Tuesday, November 3, 2015

Festivals of Nepal

Festivals are an integral part of life of the Nepalese people. Festivals have religious or secular significance. They effectively bind together the people of diverse cultural backgrounds and beliefs into one nation. Most Nepalese festivals are related to different Hindu and Buddhist gods and goddesses and they are celebrated on such days consecrated them by religion and tradition. The Nepalese year is full of festivals which are celebrated according to the lunar calendar. Some of the major and interesting festivals are listed below:

The night of Lord Shiva is observed in February- March. It is celebrated in honor of Lord Shiva. A great religious fair takes place in the Pashupatinath Temple and thousands of people from all over Nepal and India flock the Temple to worship Lord Shiva.

Phagu Purnima /Holi 
This festival takes place on the full moon day in the month of February – March. This is a colorful occasion when people smear each other with color powdered and splash water balloons onto one another.

Nepalese New Year
The day usually falls in the second week of April. It is observed as a national holiday. People celebrate it with a great pomp and show. On this occasion, Bisket Jatra is held in the city of Bhaktapur.

Ghode Jatra
Ghode Jatra or Horse festival celebrated between March and April is one of the exciting festivals celebrated in Kathmandu. Horse race and other sports take place at the Tundikhel parade ground on this day. In the other parts of the city, various deities are carried to a shoulder-high on palanquin (Khat) with the accompaniment of traditional music.

Rato Machchendranath Rath Yatra
Celebrated in May- June, this festival is the biggest socio- cultural event of Patan. The wheeled chariot of a diety known as Bungdyo or Rato Machchendranath is made at Pulchowk and dragged through the city of Patan in several stages till it reaches the destined location (Lagankhel). The grand final of the festival is called the 'Bhoto Dekhaune' or the 'showing of vest'.

Janai Purnima
This festival is celebrated in August in which Hindu people change sacred threads and take a holy bath and receive yellow threaded bands in their wrist from Brahmin priests.

Gai Jatra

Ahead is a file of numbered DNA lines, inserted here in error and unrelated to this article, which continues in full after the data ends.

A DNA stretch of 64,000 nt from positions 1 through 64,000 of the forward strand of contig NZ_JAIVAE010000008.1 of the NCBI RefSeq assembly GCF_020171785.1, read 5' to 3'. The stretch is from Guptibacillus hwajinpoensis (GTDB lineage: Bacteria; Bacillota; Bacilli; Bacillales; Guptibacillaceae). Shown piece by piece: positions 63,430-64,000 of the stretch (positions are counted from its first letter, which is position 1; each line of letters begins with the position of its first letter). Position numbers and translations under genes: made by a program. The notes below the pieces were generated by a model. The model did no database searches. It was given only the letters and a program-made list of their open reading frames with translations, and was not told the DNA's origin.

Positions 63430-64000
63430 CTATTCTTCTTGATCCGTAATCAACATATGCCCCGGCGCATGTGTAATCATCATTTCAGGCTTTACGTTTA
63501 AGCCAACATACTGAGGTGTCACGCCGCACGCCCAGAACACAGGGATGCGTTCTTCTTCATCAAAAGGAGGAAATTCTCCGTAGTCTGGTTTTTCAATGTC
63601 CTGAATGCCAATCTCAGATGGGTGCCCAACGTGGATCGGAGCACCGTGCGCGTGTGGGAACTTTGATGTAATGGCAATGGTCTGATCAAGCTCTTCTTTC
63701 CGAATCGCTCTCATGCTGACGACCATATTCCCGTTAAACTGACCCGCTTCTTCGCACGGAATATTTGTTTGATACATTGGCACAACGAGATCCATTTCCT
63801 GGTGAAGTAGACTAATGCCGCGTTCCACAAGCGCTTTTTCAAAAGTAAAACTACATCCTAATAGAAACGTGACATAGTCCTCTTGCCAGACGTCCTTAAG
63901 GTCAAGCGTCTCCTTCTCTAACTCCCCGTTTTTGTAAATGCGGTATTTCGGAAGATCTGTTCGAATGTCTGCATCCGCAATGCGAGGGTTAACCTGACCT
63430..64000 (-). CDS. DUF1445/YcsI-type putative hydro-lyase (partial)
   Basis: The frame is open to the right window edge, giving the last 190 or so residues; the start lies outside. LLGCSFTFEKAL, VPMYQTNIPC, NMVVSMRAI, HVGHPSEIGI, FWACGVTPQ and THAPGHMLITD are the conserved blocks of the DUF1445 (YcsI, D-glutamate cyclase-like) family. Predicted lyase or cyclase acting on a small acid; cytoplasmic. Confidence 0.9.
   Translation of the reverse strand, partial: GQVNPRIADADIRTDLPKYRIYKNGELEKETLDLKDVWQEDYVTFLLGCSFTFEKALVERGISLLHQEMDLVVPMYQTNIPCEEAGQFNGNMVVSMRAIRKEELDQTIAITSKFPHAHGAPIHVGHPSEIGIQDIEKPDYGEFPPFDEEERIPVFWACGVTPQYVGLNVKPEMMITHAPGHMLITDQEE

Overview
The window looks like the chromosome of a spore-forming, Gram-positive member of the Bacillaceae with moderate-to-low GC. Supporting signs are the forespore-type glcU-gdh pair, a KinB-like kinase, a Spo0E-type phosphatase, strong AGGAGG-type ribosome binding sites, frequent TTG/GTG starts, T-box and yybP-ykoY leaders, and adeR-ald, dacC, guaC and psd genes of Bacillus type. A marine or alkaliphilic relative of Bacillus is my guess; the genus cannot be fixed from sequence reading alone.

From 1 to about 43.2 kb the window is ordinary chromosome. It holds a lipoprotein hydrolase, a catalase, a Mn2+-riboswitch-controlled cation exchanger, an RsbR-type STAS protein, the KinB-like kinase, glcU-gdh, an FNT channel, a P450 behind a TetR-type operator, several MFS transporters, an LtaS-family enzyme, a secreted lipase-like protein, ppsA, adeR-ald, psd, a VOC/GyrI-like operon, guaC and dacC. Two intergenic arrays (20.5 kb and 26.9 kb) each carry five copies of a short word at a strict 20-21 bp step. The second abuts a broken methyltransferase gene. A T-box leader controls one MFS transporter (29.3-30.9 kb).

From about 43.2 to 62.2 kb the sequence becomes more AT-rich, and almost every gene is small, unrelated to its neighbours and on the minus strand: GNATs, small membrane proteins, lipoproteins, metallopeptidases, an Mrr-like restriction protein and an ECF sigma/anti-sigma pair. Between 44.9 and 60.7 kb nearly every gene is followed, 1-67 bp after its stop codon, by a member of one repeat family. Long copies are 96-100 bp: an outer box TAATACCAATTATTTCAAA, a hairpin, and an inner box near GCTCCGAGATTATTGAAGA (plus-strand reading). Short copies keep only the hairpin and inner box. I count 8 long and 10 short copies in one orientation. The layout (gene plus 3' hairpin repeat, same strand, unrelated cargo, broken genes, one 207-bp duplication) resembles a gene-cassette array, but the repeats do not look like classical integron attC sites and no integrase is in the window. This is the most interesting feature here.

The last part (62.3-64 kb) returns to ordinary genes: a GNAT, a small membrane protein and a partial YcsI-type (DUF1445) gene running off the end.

Celebrated in July- August, it is a carnival that lasts for eight days, dancing; singing, comedy and anything that causes mirth and laughter which are its highlights.

Celebrated in July –August, it marks the birthday of Lord Krishna. On this day, impressive ceremonies are conducted at the Krishna Temple in Patan and at Changu Narayan.

Celebrated in August –September, it is a Hindu festival celebrated by women. Dancing, folk song and the red color of women's wedding saris dominate the days of Teej. Women observe a fast and flock to Shiva temples where married ones pray for happy conjugal life and unmarried ones for a right husband.

Indra Jatra
Celebrated in August –September, the festival of Indra, the God of Rain, is observed with great enthusiasm in the Kathmandu valley. The festival lasts for eight days. The chariot of Kumari, the living Goddess, is taken out in procession through the main streets of Kathmandu. The festival is specially noted of the masked dancers almost every evening.

Dashain (Durga Puja)
Nepal's biggest annual festival that lasts for 15 days, finishing on the full-moon day of late September or early October, and there are a number of important rituals right through these days. Dashain is also known as Durga Puja since the festival celebrates the victory of the goddess Durga over the forces of evil in the guise of the buffalo demon Mahisasur. Since Durga is a bloodthirsty goddess, the festival is marked by the biggest animal sacrifice in the various Hindu temples and in the home to please the Goddess Durga.

Tihar (Deepawali)
Known as the festival of lights, Tihar is celebrated for five days. It is observed in the month of October or early November. In this festival the people worship Goddess Lakshmi, the goddess of wealth. In other words, this festival is meant for life and prosperity.

Maithili - speaking people mainly celebrate this festival in the terai region all over south of Nepal. It is observed in the sixth day following the festival of Lakshmi Puja or Deepawali. Men and women take a dip in the local river, lakes and worship the rising and setting sun. This festival lasts for four days followed by fasting, praying and singing hymns.

It is the most impressively observed festival by the Sherpas and Tibetan communities. It falls in the month of February or March. The people organize folk songs and dance on this occasion. These dances can be observed in Khumbu Helambu and other northern regions of Nepal and also at Boudhanath in Kathmandu.

Buddha Jayanti
On full moon day the Lord Buddha's birth enlightenment and salvation are applauded throughout the valley with celebrations. On this day, people reach the Stupas before dawn, go around them and give offering to many Buddha images there.

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